Christmas Carol: Zemeckis Finds Technology Liberating
"A Christmas Carol," directed by Robert Zemeckis and starring Jim Carrey, is an adaptation of Charles Dickens' 1843 novel. The film is released by Disney November 6, 2009.
Thought to be one of the greatest Christmas stories ever told and enjoyed by millions each year at the holidays, “A Christmas Carol” was originally published by Charles Dickens himself in 1843. The novella was an immediate and enduring success and would become a holiday tradition for generations. It was the world’s first time travel story and perhaps the most beloved of ghost stories.
At its core, however, the story is one of redemption. “Everybody loves a good transformational story,” says Jim Carrey. “You know, somebody who sees the light, who finally finds out what’s important in life. And, this is one of the greatest ones ever written.”
The filmmakers felt that no film version had truly captured the story in a way that Dickens truly intended. “It’s as if Charles Dickens wrote this story to be a movie—it’s so visual and cinematic,” says Zemeckis. “It’s the greatest time-travel story ever written and I wanted to do the movie the way I believe it was originally envisioned by the author.” “‘Disney's Christmas Carol" is a classic tale with stunning performances and powerful visuals,” says producer Steve Starkey. “It has it all.”
Performance capture is a process that digitally captures the performances of the actors with computerized cameras in a full 360 degrees; the film will be presented in Disney Digital 3D. The technologies allowed the filmmakers to present a true Dickensian world with no artistic restrictions, transporting the audience to a time and place previously unavailable.
Technology as Liberating Factor
“The technology is liberating for me as a filmmaker,” says Zemeckis. “It allows me to separate the cinema aspect of making a movie, which is something all filmmakers try to control, and realize the magic of the performances from my cast.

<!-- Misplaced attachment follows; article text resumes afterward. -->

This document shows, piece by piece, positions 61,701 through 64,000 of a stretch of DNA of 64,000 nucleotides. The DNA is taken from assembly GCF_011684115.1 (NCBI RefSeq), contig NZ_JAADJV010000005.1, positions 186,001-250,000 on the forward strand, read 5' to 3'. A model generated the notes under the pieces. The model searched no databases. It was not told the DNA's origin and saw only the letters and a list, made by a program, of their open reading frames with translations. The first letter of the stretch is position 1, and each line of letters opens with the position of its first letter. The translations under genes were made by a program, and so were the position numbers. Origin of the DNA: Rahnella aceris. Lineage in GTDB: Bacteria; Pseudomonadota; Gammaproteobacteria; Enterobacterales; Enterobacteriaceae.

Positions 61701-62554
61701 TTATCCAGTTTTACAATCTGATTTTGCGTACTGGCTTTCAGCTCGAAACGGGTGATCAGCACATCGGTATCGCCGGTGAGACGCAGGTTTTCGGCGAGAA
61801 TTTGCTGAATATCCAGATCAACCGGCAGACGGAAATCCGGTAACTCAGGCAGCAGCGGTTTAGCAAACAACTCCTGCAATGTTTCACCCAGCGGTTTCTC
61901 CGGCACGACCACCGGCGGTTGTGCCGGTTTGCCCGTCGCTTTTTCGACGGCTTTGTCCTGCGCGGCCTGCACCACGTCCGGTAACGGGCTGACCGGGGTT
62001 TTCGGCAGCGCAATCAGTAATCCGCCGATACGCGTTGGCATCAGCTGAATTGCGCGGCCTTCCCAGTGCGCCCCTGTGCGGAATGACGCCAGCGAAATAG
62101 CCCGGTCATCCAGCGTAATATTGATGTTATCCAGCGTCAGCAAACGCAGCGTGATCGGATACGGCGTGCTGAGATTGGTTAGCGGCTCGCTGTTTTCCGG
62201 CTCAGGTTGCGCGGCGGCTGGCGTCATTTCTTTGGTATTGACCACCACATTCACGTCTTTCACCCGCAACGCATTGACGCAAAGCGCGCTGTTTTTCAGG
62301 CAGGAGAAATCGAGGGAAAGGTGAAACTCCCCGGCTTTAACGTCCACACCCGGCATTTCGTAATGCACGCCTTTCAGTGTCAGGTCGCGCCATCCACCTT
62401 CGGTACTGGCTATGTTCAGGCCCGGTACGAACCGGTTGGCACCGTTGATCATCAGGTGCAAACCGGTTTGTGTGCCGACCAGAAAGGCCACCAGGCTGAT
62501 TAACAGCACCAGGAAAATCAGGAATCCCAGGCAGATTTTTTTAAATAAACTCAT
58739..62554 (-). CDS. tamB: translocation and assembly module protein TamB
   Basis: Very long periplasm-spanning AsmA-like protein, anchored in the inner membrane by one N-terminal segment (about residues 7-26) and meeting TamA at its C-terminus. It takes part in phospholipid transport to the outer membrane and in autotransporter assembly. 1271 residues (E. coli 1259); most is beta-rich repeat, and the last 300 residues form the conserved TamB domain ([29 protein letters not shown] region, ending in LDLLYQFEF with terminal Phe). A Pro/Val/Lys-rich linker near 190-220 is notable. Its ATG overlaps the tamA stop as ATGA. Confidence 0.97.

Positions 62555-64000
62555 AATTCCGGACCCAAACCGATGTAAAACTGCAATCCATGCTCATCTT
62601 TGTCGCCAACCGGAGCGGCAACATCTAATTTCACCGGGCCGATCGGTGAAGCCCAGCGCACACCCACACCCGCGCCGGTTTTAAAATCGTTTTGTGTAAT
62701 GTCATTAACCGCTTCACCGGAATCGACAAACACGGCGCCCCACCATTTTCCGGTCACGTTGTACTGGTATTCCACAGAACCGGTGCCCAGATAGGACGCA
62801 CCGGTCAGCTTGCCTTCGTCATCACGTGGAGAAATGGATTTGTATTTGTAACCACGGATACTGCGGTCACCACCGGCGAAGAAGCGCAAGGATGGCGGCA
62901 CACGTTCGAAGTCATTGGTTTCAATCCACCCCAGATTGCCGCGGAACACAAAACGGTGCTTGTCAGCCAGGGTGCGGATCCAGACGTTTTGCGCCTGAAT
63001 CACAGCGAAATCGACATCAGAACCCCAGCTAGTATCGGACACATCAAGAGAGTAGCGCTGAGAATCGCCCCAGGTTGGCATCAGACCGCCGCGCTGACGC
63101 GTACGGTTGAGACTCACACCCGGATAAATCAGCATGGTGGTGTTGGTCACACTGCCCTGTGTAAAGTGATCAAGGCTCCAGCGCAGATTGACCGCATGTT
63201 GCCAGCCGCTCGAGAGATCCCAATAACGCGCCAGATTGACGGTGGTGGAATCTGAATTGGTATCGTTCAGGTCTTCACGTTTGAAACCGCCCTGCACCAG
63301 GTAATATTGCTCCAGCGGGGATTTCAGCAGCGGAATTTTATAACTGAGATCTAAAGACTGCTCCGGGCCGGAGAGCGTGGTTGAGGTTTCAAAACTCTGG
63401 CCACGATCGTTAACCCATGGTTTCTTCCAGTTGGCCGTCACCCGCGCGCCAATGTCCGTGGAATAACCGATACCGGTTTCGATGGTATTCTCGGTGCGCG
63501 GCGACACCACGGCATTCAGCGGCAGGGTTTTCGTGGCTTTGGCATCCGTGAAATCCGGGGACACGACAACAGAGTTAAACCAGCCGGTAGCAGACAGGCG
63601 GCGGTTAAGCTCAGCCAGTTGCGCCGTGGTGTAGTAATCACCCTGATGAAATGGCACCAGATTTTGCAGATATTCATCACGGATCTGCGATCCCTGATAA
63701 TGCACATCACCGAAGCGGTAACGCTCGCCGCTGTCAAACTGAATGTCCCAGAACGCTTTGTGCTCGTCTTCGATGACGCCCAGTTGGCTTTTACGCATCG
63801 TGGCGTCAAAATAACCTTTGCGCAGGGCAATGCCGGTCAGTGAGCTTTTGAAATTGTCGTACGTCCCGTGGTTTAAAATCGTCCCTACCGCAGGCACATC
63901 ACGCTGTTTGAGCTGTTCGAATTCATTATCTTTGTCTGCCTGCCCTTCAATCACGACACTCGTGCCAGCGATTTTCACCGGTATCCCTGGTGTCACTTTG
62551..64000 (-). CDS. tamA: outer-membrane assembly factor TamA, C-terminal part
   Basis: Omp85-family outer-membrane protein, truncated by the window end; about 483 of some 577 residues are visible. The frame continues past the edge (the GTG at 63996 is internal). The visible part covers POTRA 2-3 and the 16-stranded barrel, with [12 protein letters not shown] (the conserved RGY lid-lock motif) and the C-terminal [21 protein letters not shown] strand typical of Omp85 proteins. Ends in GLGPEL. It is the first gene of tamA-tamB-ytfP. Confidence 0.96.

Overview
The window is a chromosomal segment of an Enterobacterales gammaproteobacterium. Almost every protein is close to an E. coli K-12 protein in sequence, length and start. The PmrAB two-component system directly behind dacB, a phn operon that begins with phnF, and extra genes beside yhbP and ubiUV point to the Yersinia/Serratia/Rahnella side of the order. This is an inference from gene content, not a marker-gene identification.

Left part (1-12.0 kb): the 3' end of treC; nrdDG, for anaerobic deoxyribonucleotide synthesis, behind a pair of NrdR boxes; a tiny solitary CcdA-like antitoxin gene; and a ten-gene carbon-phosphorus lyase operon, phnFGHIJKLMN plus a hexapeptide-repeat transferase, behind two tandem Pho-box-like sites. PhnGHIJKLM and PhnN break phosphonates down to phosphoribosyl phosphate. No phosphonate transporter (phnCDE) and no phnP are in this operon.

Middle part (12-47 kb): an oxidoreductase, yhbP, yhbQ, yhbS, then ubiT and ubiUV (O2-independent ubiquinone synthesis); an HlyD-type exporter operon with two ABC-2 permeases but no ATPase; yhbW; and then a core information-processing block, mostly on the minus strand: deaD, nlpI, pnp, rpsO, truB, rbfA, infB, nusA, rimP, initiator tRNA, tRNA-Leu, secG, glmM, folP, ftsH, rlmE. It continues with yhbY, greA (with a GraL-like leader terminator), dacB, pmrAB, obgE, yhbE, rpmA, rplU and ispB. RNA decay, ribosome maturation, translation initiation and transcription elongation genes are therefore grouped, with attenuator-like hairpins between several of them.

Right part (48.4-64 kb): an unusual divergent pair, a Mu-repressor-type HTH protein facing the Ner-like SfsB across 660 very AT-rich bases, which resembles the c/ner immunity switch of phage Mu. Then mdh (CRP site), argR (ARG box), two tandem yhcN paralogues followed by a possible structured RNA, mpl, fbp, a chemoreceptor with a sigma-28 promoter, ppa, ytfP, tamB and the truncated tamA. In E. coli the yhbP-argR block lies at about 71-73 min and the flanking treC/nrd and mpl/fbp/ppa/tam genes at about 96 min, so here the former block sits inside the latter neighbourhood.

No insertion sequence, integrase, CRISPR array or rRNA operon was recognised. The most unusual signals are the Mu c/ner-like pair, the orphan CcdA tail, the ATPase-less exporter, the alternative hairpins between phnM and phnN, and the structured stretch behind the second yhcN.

It’s the perfect blend of welcoming those wonderful accidents that happen when an actor is performing, and then being able to put the cinema language into the film.” Starkey adds, “The characters in the story are bigger than life—ghosts and even Scrooge himself who evolves through time. We can do things in this new form of cinema that you couldn’t do before.”
According to Zemeckis, “Christmas Carol” is the perfect film to showcase how far performance capture technology has come and how it allows filmmakers to be innovative, yet still showcase the strengths of the cast. For the actors, it’s a fascinating process with no costumes, no physical makeup and very little as far as sets. Carrey and the rest of the cast had their work cut out for them in their efforts to become the characters. “A lot of people think that these movies are just voice-over work,” says Carrey, “but they feature complete performances by actors.”
While the technology afforded filmmakers incredible freedoms to create environments and characters that have never been seen on the big screen before, it still comes back to the story, says Zemeckis. “You take the meanest man alive and show him the error of his ways…and we get to come along for the ride.”